the bread course thrilling: a malt loaf,
brushed with ale before baking and
served on a bur oak wood platter with
bone marrow butter and an austerely
intense mushroom broth that you drink
from a ceramic mug. It was as if an
ukiyo-e painter had been commissioned
to cook a ploughmans lunch.
A P R I L 2 0 1 5 B O N A P P E T I T.C O M 1 2 3

DRINKS
O N LY

EVEN BOOZING
IN LONDON
OFFERS
THE CHOICE
BETWEEN STILL-

ONEY & CO., in Fitzrovia,


belongs to the chef Itamar
Srulovich and his wife, Sarit
Packer, who were born in
Israel, she to British parents. Packer was
the executive head chef at Nopi, where
Yotam Ottolenghi and Sami Tamimi
solidified the status of zaatar, tahini, and
pomegranate as national staples. Honey
& Co.with its simple white room, herbcentric cuisine, and platters of sweets
makes nice use of the Ottolenghi aesthetic
without aping it. It is a different kind of
British lunch: The day I went, everyone
around me was guzzling mint lemonade
along with their makluba (an upsidedown dome of chicken and saffron rice).
A dessert billed as cold cheese cake actually consisted of a nest of kadaif pastry,
crowned by a dollop of whipped feta and
cream cheese, which was, in turn, topped
with almonds, blueberries, and pine-andfir honey from Greece. It was the single
best thing I ate all week. All cheesecakes
should trade in their maraschino cherries
for marjoram leaves. Luckily, the recipe
is in their cookbook, which will appear
stateside this spring.
LYLES, in Shoreditch, takes as inspiration another school of London cooking: the
revered Fergus Hendersons nose-to-tail.
James Lowe, the chef and proprietor, ran
the kitchen at St. John before opening a
pop-up as part of the collective the Young
Turks. (One of his former cohorts opened
the dangerously fun Clove Club nearby.)
The stripped-down set menu, at 39 ($60)
for dinner, is like an ambitious Ph.D.
students acknowledgment to his beloved
advisor: Smoked Eel & Horseradish, Blood
Cake & Damson, Mutton & Turnip Broth,
served in a gorgeously spare room. You
want to applaud Lowes seriousness, but
when Asparagus & Walnut Mayonnaise
turns out to be four spears to be shared
between two people, youre left hungry
enough to eat an ampersand.
1 24 B O N A P P E T I T.C O M A P R I L 2 0 1 5

HUMMING
CLASSICS AND
BRASH YET
FA U LT L E S S
U P S TA R T S ,
BOTH OF WHICH
INFLUENCE
GLOBAL
M I X O L O G Y. A N D
LETS NOT
FORGET THE
PUBS

THE

OPPOSITE
PAG E F I N D T H E
RECIPE FOR
G Y M K H A N A S
A LO O C H A A T A T
BONAPPETIT
.C O M / LO N D O N

EDITORS

The Churchill
Arms bills itself as
the very first pub
in London with a
Thai restaurant.
This is better
than it sounds.
The atmosphere
is more Blenheim
than Bangkok:
chamber pots,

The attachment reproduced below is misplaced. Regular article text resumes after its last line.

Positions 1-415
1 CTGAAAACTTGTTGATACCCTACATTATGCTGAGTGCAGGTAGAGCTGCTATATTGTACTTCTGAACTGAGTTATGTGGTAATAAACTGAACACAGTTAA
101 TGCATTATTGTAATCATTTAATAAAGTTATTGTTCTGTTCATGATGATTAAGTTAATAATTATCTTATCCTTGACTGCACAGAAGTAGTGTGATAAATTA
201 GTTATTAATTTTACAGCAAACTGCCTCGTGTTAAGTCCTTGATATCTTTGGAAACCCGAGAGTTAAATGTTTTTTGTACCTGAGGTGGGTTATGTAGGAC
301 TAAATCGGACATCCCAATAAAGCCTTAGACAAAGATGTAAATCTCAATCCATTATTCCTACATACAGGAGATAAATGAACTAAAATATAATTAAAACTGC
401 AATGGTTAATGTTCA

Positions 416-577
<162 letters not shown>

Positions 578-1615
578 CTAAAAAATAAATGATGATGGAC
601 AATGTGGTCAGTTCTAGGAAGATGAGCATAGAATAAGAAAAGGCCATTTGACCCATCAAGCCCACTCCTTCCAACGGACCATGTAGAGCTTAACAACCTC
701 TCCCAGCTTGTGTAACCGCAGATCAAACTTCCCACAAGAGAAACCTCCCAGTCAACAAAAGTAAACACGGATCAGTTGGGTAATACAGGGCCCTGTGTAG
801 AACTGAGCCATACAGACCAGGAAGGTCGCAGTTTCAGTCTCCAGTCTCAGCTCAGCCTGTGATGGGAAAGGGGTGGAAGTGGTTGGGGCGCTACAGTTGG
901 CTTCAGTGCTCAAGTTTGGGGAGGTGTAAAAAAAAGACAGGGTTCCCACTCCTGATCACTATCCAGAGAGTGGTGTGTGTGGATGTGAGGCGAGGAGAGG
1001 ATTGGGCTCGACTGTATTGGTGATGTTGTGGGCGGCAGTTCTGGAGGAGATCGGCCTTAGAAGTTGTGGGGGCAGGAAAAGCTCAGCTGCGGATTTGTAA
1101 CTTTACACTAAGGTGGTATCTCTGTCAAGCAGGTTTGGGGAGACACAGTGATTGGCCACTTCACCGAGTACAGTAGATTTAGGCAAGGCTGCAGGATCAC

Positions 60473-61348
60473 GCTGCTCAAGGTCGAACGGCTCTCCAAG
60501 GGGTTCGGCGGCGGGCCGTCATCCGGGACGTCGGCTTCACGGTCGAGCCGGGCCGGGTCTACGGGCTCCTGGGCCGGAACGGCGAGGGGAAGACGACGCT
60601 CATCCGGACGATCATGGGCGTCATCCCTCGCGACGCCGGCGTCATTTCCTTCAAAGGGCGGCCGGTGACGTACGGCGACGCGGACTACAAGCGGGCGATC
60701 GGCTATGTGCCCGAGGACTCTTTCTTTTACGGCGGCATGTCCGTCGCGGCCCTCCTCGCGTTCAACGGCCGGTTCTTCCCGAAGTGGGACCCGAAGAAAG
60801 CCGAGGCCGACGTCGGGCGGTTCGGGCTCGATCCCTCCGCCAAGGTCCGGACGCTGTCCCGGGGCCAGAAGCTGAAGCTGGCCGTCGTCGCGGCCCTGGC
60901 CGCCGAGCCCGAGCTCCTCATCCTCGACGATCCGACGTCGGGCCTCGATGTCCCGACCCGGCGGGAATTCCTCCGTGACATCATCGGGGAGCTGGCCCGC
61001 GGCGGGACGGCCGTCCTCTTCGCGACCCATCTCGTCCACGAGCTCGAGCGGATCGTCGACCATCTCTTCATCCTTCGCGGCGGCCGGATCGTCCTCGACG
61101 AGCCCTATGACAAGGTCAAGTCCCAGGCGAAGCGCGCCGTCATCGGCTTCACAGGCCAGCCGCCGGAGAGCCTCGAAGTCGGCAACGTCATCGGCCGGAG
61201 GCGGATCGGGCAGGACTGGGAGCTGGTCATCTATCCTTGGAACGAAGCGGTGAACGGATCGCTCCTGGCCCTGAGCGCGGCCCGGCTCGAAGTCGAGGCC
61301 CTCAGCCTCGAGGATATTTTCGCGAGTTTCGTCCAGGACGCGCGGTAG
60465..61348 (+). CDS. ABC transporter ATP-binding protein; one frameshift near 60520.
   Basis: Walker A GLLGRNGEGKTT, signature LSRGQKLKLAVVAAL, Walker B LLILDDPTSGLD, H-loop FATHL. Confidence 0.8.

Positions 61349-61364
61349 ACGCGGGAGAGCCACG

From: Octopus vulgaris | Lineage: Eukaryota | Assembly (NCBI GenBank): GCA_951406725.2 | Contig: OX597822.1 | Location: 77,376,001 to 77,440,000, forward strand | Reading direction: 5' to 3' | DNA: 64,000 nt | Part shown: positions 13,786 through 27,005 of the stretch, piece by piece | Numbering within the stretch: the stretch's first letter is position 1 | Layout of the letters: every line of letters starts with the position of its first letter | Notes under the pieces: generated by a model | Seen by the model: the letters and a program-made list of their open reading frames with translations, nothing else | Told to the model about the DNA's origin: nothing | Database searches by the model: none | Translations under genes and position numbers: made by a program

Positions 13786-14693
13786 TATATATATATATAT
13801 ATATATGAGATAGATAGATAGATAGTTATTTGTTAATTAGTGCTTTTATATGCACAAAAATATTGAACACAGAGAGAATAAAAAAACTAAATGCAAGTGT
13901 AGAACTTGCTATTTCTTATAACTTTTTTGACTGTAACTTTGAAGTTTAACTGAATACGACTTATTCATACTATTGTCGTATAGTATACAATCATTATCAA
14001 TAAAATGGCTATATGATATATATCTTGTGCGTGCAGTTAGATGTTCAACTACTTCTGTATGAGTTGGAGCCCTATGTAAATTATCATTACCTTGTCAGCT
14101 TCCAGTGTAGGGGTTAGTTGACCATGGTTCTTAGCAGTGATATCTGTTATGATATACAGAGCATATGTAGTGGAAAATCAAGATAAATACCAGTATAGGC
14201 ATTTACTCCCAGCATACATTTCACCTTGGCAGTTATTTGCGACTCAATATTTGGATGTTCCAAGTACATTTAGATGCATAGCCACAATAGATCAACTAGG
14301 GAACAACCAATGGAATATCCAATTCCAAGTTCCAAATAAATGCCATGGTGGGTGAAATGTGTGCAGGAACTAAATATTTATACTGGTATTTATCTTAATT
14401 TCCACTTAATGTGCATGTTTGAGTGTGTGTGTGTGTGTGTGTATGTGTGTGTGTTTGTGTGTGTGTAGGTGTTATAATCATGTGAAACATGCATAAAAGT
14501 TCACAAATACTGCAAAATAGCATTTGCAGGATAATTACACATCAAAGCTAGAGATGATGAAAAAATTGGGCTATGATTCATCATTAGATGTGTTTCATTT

copper kettles,
bulldog mugs.
Both the fiery
curries and the
clutter serve
as invigorating
ripostes to a pub
scene that gets
more bland and
interchangeable
by the year.

The bars in the


citys top hotels
have been known
for perfecting
classic cocktails
for more than a
century, with no
signs of slacking.
So for a swankier

start to the
evening, there is
the Connaught
Bar, a gorgeous,
shimmering nook
of the Connaught
Hotel that, no
matter who youre
there with, makes
you feel like youre
having an affair.

If modern
mixology is more
your thingand
the Brits excel at
cocktails involving
smoke, balloons,
and panda bears
its White Lyan.
Every component,
from spirits to
sodas, is made
in-house. Its
all done with
cheek: Witness
the Bulletproof
Martinitequila,
distilled coffee,
and coffee
oila twist on the
Paleo trend.

By the end of the week, the old chaps seemed to have it by


a hairuntil I went to GYMKHANA, which, in its own words,
seeks to fuse the Raj with modern Britain, where curry is as
popular as fish and chips. (Gymkhana, from Hindi and Urdu
words, came to refer in Anglo-Indian to a gentlemans sporting club.) The Mayfair restaurant is the latest project of the
Sethi family, which also owns Trishna, a Michelin-starred spot
that focuses on the cuisine of Indias coastal southwest. Walk
in the door and encounter nary a filament bulb. Instead: a polished oak ceiling humming with fans, and cut-glass sconces
from Jaipur. Grandmother Sethis barometer hangs on a wall.
Even the porcelain pull-chain toilets announce the Sethis
confidence that they have built something that will last:
Gymkhana, Albemarle Street.
The menu is catholic and encourages sharing: There are
nashta (duck dosas), kebabs (beetroot with chutney), tikkas
(chicken with kachumber, or cucumber salad), curries (suckling pig), biryanis (wild muntjac), game and chops (woodpigeon pepper fry). Theres no standing on tradition or pandering to inexperience; you have to either know your stuff or ask
your waiter, who will help you come up with a course of action
so fluidly that youll think youve thought of it yourself. The
one-bite gol guppas erupt in a burst of tamarind-and-chileflavored water. The pao filled with minced kid goat is the only
interesting slider in the world. Regents Punch comes with a
tiny crystal carafe of Champagne and your own nutmeg grater,
an outlandishly pleasing touch. Gymkhana serves food that you
have only ever been able to get in one place, at one time. Old,
young, past, future, whatever. This is London. Go now.

FOR MORE DETAILS, SEE SOURCEBOOK

For those who prefer something less


affected but genuinely cool, there is
40 MALTBY STREET, a biodynamic wine
warehouse in Bermondsey that serves
small plates (asparagus fritters, a cheffy
almond soup). The space, tucked under
the railway arches near Tower Bridge
Road, feels like sitting inside a cut-open
can. The tables are made of packing pallets. Young couples sit strewn among
them taking beautiful selfies that would
make the work of any paparazzo pale.

C L O C K W I S E F R O M A B O V E Aloo chaat at Gymkhana; Chiltern Firehouse chef Nuno Mendes; Lyles; Manila Hotel Julep

at the Connaught Bar; a diner at Gymkhana; Ibrico pork with raw and roasted turnips at Chiltern Firehouse.

prep school